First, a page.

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German submarine U-607

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German submarine U-607

Career (Nazi Germany)
Name: U-607
Owner: Kriegsmarine
Ordered: 22 May 1940
Builder: Blohm & Voss, Hamburg
Yard number: 583
Laid down: 27 March 1941
Launched: 11 December 1941
Commissioned: 29 January 1942
Out of service: 13 July 1943
Fate: Sunk by depth charges, 13 July 1943
General characteristics
Type: Type VIIC submarine
Displacement: 769 tonnes (757 long tons) surfaced
871 t (857 long tons) submerged
Length: 67.1 m (220 ft 2 in) o/a
50.5 m (165 ft 8 in) pressure hull
Beam: 6.2 m (20 ft 4 in) o/a
4.7 m (15 ft 5 in) pressure hull
Draft: 4.74 m (15 ft 7 in)
Propulsion: 2 × supercharged Germaniawerft 6-cylinder 4-stroke M6V 40/46 diesel engines, totalling 2,800–3,200 bhp (2,100–2,400 kW). Max rpm: 470-490
2 × electric motors, totalling 750 shp (560 kW) and max rpm: 296
Speed: 17.7 knots (20.4 mph; 32.8 km/h) surfaced
7.6 knots (8.7 mph; 14.1 km/h) submerged
Range: 15,170 km (8,190 nmi) at 10 kn (19 km/h) surfaced
150 km (81 nmi) at 4 kn (7.4 km/h) submerged
Test depth: 230 m (750 ft)
Crush depth: 250–295 m (820–968 ft)
Complement: 44–52 officers & ratings
Armament: • 5 × 533 mm (21 in) torpedo tubes (4 bow, 1 stern)
• 14 × torpedoes or 26 TMA mines
• 1 × C35 88mm gun/L45 deck gun (220 rounds)
• Various AA guns

German submarine U-607 was a Type VIIC U-boat built for the German Kriegsmarine for service during the Second World War. She was commissioned in January 1942 and was sunk in July 1943, having sunk four ships and damaged two others. Her commanders were Ernst Mengersen and Wolf Jeschonnek.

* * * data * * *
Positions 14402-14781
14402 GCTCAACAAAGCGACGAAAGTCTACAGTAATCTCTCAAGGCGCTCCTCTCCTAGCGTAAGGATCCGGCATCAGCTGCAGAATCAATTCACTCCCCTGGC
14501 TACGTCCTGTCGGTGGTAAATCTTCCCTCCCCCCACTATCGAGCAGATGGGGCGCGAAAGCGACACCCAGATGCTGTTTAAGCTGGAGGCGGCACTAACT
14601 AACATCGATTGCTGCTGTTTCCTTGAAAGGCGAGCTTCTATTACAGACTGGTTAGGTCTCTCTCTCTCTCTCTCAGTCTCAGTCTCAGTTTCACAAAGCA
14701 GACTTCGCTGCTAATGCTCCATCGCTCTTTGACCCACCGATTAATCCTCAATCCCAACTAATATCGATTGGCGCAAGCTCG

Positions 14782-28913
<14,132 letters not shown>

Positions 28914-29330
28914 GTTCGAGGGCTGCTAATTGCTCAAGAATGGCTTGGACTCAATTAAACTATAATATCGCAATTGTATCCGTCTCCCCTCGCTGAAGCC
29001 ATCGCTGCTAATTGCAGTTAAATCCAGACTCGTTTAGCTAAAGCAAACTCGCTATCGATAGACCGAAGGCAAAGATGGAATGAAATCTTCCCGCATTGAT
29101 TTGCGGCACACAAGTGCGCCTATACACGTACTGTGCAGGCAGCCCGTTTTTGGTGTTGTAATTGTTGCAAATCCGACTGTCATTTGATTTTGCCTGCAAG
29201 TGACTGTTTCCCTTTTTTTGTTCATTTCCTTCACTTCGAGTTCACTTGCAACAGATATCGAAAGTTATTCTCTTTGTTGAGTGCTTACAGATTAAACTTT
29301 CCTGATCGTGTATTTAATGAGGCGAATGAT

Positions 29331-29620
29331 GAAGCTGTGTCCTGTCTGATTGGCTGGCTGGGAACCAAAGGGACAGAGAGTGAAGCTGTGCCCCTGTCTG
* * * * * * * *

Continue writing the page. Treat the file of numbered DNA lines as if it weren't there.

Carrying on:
Description

U-607 was built by Blohm + Voss, Hamburg as yard number 583. She was ordered on 22 May 1940 and her keel was laid on 27 March 1941. U-607 was launched on 11 December 1941.[1] She was 67.10 metres (220 ft 2 in) long, with a beam of 6.20 metres (20 ft 4 in) and a draught of 4.74 metres (15 ft 7 in). She displaced 769 tonnes (757 long tons) surfaced and 871 tonnes (857 long tons) submerged.[2]

Career

Under Mengersen

U-607 was commissioned into the Kriegsmarine on 29 January, and entered 5th U-boat Flotilla based at Kiel under the command of Ernst Mengersen as a boat under training. In August 1942, U-607 completed her training and transferred to 7th U-boat Flotilla based at St Nazaire, France as an operational boat.[1]

1st patrol

On 9 July 1942, U-607 departed Kiel on active patrol, returning to Kiel the next day. She then sailed to Kristiansand, Norway.[1]

2nd patrol

On 13 July, U-607 departed Kristiansand on active patrol. During the patrol she sank one ship and damaged another,[1] breaking off the attack after depth charges were dropped.[3] She returned to Kristiansand on 16 August. U-607 then sailed to St Nazaire.[1]

Date Ship Flag Tonnage
(GRT)
26 July 1942 Empire Rainbow †, *  United Kingdom 6,942
4 August 1942 Belgian Soldier  Belgium 7,167

Convoy ON 113, * Damaged, ‡ Convoy ON 115

3rd patrol

On 8 September, U-607 departed St Nazaire on active patrol, returning on 23 October. During the patrol she sank one ship.[1] On 23 September, U-607 was rammed by a destroyer and slightly damaged.[4] U-607 suffered heavy damage when she attacked Convoy SC 104 On 11 October. Fourteen depth charges were fired by HMS Viscount,[5] firstly at a 150 feet (46 m) and again at 400 feet (120 m). The boat descended to a depth of 600 feet (180 m) before it could be brought under control. The badly damaged boat was brought to the surface, evading detection as it was night.[3] U-607 had suffered damage to her communication systems, depth gauges, depth rudder, engines and rudder.[5] It took some time to make temporary repairs. Leutnant zur See fur Ingenieur (Engineering Lieutenant) Russ openly quarrelled with Mengersen over the incident, which was witnessed by some of the ship's crew and a propaganda photographer who was on board. On returning to St Nazaire, Russ was Court-Martialled and found guilty of insubordination. He was dismissed from the Kriegsmarine and sentenced to eight months fortress confinement and four months imprisonment. U-607 took six weeks to repair at St Nazaire.[3]

Date Ship Flag Tonnage
(GRT)
11 October 1942 Nellie  Greece 6,942

Convoy SC 104

4th Patrol